Every month, I receive an email from Mary Churchill letting me know that my University of Venus post is about to go live. And each month, I get a sinking feeling in the pit of my stomach: maybe this month is the month that I’ve gone too far and my writing will come back and bite me in the ass professionally. Each month, after about a week, I exhale, once again feeling like I’ve dodged a bullet.
Academic freedom is a hot topic in my house. The debate centers around two very different understandings of the concept. On one hand, academic freedom could be understood as protecting a scholar’s ability to write, teach, and investigate within their field. On the other, academic freedom extends beyond a narrow discipline but instead encompasses all elements of an academic’s career: scholarship, shared governance, and community service. Complicating matters is that we both work for a public university, making us government employees.
And is academic freedom only for those who have tenure? Shouldn’t those on the tenure-track enjoy the same freedoms within the classroom and their research? Why hire new faculty when they will keep teaching and writing the same old things? What about the academic freedom of the 75% of faculty teaching off the tenure-track? How we can we ensure a vibrant higher education sector when a large majority of scholars are one unpopular class or publication away from being dismissed?
But, let’s extend the idea of academic freedom beyond the narrowly understood roles of an academic, teaching and research. Whether it is true or not today, the idea of higher education is one based on shared governance. It is then imperative that academics enjoy the freedom to be able to critique not just the current system, but their own individual systems. People such as Professor Margaret Soltan, blogging at University Diaries  or the bloggers at Remaking the University, provide an important voice that challenges the status quo, but faculty need to be more proactive and not fear reprisal. Not to mention that those 25% that enjoy the right and privilege of participating in official university governance speak for the 75% who can’t.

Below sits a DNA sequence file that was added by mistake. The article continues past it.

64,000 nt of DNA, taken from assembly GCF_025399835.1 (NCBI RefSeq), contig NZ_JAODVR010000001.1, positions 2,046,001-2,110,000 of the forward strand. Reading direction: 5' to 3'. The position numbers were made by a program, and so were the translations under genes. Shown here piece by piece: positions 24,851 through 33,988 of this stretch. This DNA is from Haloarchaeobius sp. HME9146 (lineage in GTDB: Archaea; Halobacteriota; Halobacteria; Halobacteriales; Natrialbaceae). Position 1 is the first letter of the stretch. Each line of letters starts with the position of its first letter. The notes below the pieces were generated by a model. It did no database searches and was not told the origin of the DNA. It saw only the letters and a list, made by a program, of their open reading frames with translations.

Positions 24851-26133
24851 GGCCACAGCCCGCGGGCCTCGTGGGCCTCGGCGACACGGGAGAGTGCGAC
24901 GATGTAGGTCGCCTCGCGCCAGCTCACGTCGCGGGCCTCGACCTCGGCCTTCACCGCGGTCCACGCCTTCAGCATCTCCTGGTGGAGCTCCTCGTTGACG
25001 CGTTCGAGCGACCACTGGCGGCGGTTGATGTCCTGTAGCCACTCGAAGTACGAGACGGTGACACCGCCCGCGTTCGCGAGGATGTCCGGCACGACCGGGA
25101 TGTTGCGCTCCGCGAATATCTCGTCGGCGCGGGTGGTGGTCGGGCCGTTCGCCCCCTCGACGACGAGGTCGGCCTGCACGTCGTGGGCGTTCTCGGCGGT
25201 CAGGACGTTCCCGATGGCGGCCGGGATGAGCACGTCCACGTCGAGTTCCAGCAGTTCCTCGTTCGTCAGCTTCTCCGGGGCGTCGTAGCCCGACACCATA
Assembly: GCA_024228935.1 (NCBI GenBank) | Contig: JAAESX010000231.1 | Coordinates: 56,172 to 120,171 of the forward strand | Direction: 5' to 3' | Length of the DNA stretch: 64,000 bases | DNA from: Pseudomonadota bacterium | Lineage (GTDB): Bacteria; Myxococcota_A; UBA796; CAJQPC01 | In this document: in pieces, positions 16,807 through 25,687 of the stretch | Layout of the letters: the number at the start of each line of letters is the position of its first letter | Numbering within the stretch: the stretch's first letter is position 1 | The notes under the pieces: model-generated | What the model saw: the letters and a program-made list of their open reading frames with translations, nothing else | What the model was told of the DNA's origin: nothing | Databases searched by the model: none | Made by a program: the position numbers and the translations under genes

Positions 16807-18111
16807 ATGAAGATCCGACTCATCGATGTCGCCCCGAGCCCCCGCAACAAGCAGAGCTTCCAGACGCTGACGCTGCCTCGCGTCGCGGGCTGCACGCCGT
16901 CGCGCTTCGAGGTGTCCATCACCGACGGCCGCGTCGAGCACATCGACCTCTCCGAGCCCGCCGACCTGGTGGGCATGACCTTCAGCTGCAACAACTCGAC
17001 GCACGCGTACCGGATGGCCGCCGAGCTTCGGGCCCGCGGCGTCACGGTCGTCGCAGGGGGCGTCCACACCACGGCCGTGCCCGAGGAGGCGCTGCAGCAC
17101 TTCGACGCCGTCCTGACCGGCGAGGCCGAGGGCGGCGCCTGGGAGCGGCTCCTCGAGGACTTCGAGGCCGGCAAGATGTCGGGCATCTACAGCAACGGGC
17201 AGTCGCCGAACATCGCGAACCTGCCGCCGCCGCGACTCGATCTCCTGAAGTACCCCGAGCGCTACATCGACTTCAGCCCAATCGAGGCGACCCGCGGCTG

It becomes much trickier when the person paying your salary is an elected official, and thus an academic’s work to change higher education and challenge the status quo begins to resemble political action. It is hard to encourage and nurture academic freedom in a politicized environment, knowing that your words can be used against you in the next round of budget cuts. I think this is where those who are off the tenure-track can have the most impact: we need to speak up and break the public and politician’s perspective that we live pampered lives with summers off.
But, as my husband always points out to me, there is no job in the world, public or private, that allows you to badmouth your boss without getting demoted or fired. But, there are often whistleblower laws that protect employees that bring legitimate complaints and corruption to light. We need academic freedom or some sort of other protection to allow faculty, on and off the tenure track, to have a meaningful voice in the future direction of the university.
I know that there are thousands of voices that have rationally chosen silence. I know that one month, I will go too far. Maybe it will be this month.
Kentucky in the USA
Lee Elaine Skallerup has a PhD from the University of Alberta in Comparative Literature. She has taught in two Canadian provinces and three States, and is now branching out as an Edupreneur. You can visit her blog at collegereadywriting.blogspot.com and follow her on Twitter (@readywriting). Lee is also a regular contributor at University of Venus .